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Patriots Flag Football: Alec's Second Pick

The Shane Train rolls on with another top-tier athlete for the winning team.

Matthew Emmons-USA TODAY Sports

Now that the first round is out of the way (finally...nice draft pace, Knopping) and I've managed to procure an elite athlete and defensive back in Devin McCourty, it's time to begin the process of really putting together a complete team. I'm not going to be so foolish as to divulge my strategy this early in the game, but let's just say that I have a feeling that this draft is going to shake out just the way I want it to. Sure, it would have been nice to have Jamie Collins on my team, but I wasn't about to spend a first rounder on him. And yes, Julian Edelman is a great player to have on a flag football squad, but when you take a step back and look at what exactly it is that is going to give you an all-around powerhouse, there's really only one logical choice with my second pick. I've already got top flight speed, athleticism, and a defensive cornerstone in  McCourty; now it's time to focus on some offense. And the fact of the matter is that there isn't a more dangerous offensive weapon than Rob Gronkowski.

Is Gronk the shifty, quick-cutting kind of player that Edelman is? Of course not. Is he your typical flag football prototype? Not quite. But is he flat-out uncoverable, a mismatch nightmare, taller than everyone else on the field with a 34 inch vertical and the wingspan of a man four inches taller than him, and capable of catching pretty much everything throw his way? You're damn right he is. We have all seen the Patriots offense with and without Gronk out there, and the difference is staggering. The Pats are all but unstoppable when Gronk is out there, and that's an 11-on-11 game where you're allowed to hit hard. Placing Gronk in a 7-on-7 game where you can't run into him as hard as you can is almost unfair. The bottom line is the only way to stop Gronk is to aggressively bump him at the line, throw off his timing, and physically maul him to the point where he can't get his hands on the ball. You just can't do that effectively in flag football, and because of that I just don't see how he isn't going to dominate. Go ahead and put Revis on Gronk; Brady will just throw it high and Gronk will come down with it.Gronk is covered? No worries, McCourty is running a Go Route and has just completely smoked everyone for the easy score. Between McCourty and Gronk, I have a combination that pretty much guarantees that somebody is always open. And I won't even talk about Gronk on the goal line, as it's simply no contest. Plus, as the best blocking tight end in the league, I know I have some solid protection against the blitz and that dreaded fast Mississippi count pass rush.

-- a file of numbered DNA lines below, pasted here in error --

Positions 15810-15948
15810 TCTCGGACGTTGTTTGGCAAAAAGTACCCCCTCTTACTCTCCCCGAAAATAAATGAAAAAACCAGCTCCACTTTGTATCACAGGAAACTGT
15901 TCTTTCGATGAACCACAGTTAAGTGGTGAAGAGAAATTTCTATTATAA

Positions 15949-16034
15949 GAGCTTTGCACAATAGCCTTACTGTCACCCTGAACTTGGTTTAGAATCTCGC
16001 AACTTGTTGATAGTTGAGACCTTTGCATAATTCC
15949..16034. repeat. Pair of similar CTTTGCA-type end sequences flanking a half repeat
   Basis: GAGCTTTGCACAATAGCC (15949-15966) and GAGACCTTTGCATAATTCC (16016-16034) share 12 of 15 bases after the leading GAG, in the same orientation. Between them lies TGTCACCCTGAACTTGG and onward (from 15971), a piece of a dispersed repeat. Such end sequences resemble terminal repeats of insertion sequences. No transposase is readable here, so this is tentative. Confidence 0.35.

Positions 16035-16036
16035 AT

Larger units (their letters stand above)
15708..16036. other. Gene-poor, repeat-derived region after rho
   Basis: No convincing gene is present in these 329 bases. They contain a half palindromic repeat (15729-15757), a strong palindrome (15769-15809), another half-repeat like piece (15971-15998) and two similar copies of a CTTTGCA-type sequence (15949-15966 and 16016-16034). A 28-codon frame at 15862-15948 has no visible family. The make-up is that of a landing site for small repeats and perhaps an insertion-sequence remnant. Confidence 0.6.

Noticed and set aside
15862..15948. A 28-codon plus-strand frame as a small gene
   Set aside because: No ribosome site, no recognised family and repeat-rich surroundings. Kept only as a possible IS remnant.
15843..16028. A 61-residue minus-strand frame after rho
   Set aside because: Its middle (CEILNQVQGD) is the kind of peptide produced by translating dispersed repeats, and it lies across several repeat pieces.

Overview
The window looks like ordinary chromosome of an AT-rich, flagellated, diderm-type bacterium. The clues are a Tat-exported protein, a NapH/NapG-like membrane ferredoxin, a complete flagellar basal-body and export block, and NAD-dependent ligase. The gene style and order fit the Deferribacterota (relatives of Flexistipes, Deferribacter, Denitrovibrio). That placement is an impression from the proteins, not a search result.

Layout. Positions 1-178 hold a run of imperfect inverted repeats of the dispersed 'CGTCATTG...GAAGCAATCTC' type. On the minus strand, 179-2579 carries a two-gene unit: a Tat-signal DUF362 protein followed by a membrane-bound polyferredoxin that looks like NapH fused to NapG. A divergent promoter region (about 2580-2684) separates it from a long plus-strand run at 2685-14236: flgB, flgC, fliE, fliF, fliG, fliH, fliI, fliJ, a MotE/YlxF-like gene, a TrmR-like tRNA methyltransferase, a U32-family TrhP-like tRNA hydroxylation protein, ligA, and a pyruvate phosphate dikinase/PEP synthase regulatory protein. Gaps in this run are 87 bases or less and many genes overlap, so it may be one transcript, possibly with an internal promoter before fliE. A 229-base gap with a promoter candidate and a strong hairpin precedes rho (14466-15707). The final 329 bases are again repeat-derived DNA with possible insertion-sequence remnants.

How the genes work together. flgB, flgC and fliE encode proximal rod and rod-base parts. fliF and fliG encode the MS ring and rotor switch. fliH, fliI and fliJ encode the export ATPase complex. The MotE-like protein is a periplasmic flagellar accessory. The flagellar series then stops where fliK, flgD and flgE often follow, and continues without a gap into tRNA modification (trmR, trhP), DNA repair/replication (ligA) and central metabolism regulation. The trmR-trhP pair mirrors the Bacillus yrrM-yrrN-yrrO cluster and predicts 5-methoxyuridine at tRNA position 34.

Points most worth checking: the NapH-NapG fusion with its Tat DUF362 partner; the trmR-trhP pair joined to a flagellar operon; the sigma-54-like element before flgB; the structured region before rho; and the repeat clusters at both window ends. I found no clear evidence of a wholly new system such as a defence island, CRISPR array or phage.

On defense, Gronk isn't going to be shutting down any receivers. However, I do think that he can hold his own against any player that my opponents might draft who don't run passing routes professionally. I'll put Gronk up against any linebacker or lineman that Greg or Rich want to trot out there, and I wouldn't hesitate for a second to use Gronk in a free safety role, as he moves very well laterally and has the long arms to break up deep passes. I can also send him in on a blitz - standard flag football rules give you one blitz per series - where he can get those arms up in Brady's face. He can be a linebacker presence across the middle to make receivers think twice about crossing routes, and I may even design some plays were I drop Easley back into short coverage and send Gronk in as the pass rusher. Just because defense isn't where he excels doesn't make him a liability by any means; a player with Gronk's size, on-field presence, and athleticism makes him an asset no matter where I line him up.

Plus, with Gronk on my team, the post-victory afterparty is sure to be completely nuts. That's worth a second round pick all on its own.